“I’m grateful for that,” said Cooke about that final conversation.

“He seemed to be in a good place about his legacy, especially around the Boat People. He reflected on his career, his faith. He loved serving. He was as proud of his political career as his leadership in the church.”

Smith also co-founded in 1963 with former alderman Bill McCulloch the Sir John A. Macdonald Society, which marks the January 11 birthday of Canada’s first prime minister every year.


Smith had a reputation as a gentlemen, who might have appeared out of step with the rough world of politics.

He once served as president of the Canadian Bible Association.

But Lincoln Alexander called him a politician’s politician and The Spectator referred to him as “an occasional maverick.”

He was the only member of the PC government to vote against its proposal for a seven per cent energy tax in 1973 (the proposal was eventually scrapped). He also voted with the opposition in 1973 over his government’s plan to appoint the new Hamilton-Wentworth regional chair, rather than an election at large.

And in 1972 he organized a fight against the PC party’s plan to charge a $40 registration fee to delegates attending the annual general meeting.

His honesty might have made Premier Bill Davis demote him in a 1977 cabinet shuffle.

During his time as corrections minister, Smith created controversy when he gave two speeches: One was about mandatory teen identifications and fines for lax parents. The other involved having prisoners undergo regular Bible readings.

“He was a man of utmost integrity, supremely honest, nothing pretentious about him whatever,” said Ward 6 councillor Tom Jackson, who was Smith’s wardmate between 1988-1990 when they served as aldermen for the old Ward 6.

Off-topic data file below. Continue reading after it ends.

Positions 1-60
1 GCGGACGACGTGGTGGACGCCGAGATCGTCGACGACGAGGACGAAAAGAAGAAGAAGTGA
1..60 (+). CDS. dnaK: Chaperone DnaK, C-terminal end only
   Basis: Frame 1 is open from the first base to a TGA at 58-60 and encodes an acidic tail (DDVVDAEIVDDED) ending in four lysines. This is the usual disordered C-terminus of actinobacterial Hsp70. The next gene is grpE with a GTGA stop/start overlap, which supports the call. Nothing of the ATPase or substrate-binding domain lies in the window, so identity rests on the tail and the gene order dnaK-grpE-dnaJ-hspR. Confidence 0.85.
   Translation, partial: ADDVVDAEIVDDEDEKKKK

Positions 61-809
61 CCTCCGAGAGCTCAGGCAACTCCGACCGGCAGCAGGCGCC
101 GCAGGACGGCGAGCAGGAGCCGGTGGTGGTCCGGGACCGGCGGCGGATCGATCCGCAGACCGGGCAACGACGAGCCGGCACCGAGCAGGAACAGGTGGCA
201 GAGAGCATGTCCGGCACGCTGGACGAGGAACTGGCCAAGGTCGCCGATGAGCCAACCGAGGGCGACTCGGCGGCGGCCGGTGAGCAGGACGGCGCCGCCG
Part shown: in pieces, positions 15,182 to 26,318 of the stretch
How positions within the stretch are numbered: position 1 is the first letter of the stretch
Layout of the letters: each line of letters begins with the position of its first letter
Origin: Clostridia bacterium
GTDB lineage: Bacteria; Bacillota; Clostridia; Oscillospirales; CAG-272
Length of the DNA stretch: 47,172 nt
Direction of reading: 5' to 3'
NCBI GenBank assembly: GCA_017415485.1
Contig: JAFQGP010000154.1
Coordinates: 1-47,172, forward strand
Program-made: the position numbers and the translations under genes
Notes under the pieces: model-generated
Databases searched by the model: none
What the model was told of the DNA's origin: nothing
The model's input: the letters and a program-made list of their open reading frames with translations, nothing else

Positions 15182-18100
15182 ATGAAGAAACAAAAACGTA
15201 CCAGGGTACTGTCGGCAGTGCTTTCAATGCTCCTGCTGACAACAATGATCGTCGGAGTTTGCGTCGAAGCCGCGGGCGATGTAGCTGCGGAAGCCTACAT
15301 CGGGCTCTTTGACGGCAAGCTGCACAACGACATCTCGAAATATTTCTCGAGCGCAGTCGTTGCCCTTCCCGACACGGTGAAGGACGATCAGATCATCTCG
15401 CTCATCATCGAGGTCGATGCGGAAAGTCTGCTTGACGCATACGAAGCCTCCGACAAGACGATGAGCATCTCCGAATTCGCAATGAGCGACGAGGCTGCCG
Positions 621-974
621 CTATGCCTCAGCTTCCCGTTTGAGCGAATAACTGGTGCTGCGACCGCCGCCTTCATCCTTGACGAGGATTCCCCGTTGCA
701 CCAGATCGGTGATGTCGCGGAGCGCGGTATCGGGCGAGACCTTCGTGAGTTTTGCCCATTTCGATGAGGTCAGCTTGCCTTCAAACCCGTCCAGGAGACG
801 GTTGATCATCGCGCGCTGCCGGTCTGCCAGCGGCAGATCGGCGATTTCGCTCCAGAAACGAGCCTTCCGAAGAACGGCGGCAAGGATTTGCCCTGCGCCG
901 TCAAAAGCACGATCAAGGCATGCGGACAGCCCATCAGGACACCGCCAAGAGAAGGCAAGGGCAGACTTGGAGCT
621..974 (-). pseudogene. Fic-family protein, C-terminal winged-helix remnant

“Possibly, he was small in stature, physically, but he was a giant in terms of the revered manner that he carried and that people viewed him by on the east Mountain and other parts of the city.”

Cooke, a former Ward 1 alderman, called Smith principled, but also noted he could “be quite aggressive.” He recalled Smith berated Halton officials when they came to Hamilton to ask about taking its garbage.

“John said, ‘You take your garbage and shove it up Guelph Line,” said Cooke, laughing.

Smith was the son of Hector and Mildred Smith. His father was a manager at D’Allaird’s, a ladies-wear chain.

He started as an elementary school teacher after graduating from the Hamilton Teachers College.

He was encouraged to enter politics by Ada Pritchard, one of the first women elected to Hamilton council in the 1950s. She was later a PC MPP.

Smith joined the Hamilton Parks Board in January, 1964, eight months before he ran for council.

He stayed connected with the PCs and backed Patrick Brown in 2015 for the leadership. He ran unsuccessfully for the federal PCs in Hamilton Mountain in the 1997 and 2000 federal elections.

Smith leaves his wife Judy, a daughter, two sons and four grandchildren.

dnolan@thespec.com

905-526-3351 | @dandundas

dnolan@thespec.com

905-526-3351 | @dandundas



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